Department of Political Science

Daniel Finke

Challenges to Intergovernmentalism: An Empirical Analysis of EU Treaty Negotiations since Maastricht

Research output: Contribution to journal/Conference contribution in journal/Contribution to newspaperJournal articleResearchpeer-review

During the last 15 years the nature and process of European treaty reforms changed significantly. The underlying reasons comprise enlargement, a shift of the reform agenda beyond economic coordination and procedural innovations, in particular the invocation of the Convention on the Future of Europe. Against this background, the present article revisits two classic propositions of liberal intergovernmentalism: (1) the power of the largest member states; and (2) the irrelevance of procedural constraints. This analysis compares the positions of national governments at Amsterdam, Nice, and the Constitutional IGC along the two most prevalent dimensions of intergovernmental conflict. Locating the EU treaties in this intergovernmental conflict space, it finds that the reforms of Amsterdam and Nice reflect a sequence of equilibrium and disequilibrium. Both treaty reforms are best understood as minimum compromise between all member states, instead of a deal struck between the most powerful members. However, the Constitutional IGC reveals a slightly different picture as the unanimity win-set for reform has been almost empty. The fact that member states nevertheless signed the Constitutional Treaty hints towards the importance of procedural innovations, in particular the Convention method.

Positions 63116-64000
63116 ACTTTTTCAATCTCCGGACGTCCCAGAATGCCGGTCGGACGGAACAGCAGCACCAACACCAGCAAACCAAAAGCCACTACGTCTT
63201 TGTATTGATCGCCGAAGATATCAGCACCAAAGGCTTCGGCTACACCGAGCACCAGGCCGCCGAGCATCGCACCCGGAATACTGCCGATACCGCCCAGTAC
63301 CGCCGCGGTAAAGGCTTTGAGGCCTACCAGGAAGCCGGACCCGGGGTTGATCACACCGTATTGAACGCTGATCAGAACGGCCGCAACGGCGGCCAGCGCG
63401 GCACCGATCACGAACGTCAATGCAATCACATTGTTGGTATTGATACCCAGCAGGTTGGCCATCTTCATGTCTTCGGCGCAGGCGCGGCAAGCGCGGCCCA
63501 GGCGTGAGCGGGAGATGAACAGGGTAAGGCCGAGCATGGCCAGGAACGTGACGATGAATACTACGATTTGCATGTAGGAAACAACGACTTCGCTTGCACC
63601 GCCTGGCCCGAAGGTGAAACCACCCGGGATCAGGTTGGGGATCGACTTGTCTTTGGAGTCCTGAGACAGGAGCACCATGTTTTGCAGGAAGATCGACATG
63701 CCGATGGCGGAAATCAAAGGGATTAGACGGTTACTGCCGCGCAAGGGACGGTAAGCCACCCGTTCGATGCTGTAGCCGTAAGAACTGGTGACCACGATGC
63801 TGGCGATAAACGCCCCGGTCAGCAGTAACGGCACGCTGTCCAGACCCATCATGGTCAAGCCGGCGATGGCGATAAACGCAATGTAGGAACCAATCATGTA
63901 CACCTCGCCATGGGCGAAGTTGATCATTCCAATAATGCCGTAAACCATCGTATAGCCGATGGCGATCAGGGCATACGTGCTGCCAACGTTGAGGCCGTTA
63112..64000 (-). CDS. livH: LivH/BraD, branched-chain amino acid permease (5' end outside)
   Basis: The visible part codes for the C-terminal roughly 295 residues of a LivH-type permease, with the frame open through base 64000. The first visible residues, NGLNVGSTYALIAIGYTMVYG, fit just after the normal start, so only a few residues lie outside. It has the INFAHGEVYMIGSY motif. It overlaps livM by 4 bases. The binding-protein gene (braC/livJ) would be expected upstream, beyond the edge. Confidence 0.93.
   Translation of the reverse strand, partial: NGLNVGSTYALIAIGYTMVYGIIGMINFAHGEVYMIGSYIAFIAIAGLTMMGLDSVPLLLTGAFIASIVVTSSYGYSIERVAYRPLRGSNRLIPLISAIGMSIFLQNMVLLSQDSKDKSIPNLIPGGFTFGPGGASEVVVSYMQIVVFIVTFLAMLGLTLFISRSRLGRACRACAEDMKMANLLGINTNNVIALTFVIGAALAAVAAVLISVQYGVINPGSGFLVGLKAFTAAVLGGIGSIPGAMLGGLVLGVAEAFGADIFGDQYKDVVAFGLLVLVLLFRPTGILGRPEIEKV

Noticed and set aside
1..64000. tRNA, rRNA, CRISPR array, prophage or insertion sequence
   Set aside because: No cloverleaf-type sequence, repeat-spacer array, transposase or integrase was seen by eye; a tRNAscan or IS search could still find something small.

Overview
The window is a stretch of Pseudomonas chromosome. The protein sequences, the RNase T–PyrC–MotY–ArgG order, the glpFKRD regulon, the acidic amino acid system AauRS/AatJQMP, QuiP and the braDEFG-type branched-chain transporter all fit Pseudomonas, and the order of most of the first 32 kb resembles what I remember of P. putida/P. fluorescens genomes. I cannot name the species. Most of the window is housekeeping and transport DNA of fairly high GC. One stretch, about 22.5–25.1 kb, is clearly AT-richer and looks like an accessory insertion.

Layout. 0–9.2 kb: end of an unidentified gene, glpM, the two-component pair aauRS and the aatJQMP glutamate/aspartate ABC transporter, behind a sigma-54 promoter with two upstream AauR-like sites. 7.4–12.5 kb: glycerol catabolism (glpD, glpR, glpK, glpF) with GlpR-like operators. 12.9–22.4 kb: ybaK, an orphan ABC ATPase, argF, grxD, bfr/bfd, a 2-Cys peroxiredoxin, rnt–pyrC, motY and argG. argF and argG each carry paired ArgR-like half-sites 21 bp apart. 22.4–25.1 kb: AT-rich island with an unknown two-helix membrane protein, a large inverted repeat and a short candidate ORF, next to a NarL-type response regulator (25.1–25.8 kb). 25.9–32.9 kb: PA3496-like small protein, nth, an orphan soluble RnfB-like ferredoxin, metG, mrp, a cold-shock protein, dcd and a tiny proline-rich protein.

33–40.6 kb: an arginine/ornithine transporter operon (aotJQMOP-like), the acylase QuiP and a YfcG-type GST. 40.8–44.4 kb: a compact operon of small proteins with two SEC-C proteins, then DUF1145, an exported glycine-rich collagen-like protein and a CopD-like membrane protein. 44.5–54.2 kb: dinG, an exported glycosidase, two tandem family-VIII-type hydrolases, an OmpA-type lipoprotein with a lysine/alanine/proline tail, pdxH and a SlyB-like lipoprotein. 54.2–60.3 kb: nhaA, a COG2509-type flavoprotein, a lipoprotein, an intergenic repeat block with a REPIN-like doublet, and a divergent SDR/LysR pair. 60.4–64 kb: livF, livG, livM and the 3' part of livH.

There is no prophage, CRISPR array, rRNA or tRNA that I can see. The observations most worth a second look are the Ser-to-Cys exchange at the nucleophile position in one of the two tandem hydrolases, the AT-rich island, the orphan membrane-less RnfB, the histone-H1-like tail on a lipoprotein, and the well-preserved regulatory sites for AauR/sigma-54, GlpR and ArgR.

Original languageEnglish
Article number910760345
JournalWest European Politics
Volume32
Issue3
Pages (from-to)466-495
Number of pages30
ISSN0140-2382
DOIs
Publication statusPublished - 2009
Externally publishedYes
Event65th Annual Meeting of the Midwest-Political-Science-Association - , Israel
Duration: 12 Apr 200715 Apr 2007

Conference

Conference65th Annual Meeting of the Midwest-Political-Science-Association
CountryIsrael
Period12/04/200715/04/2007

    Research areas

  • EUROPEAN-UNION, 2-LEVEL GAMES, DOMESTIC CONSTRAINTS, INSTITUTIONS, RATIFICATION, PREFERENCES, INFORMATION, CONVENTION, AMSTERDAM, MODELS

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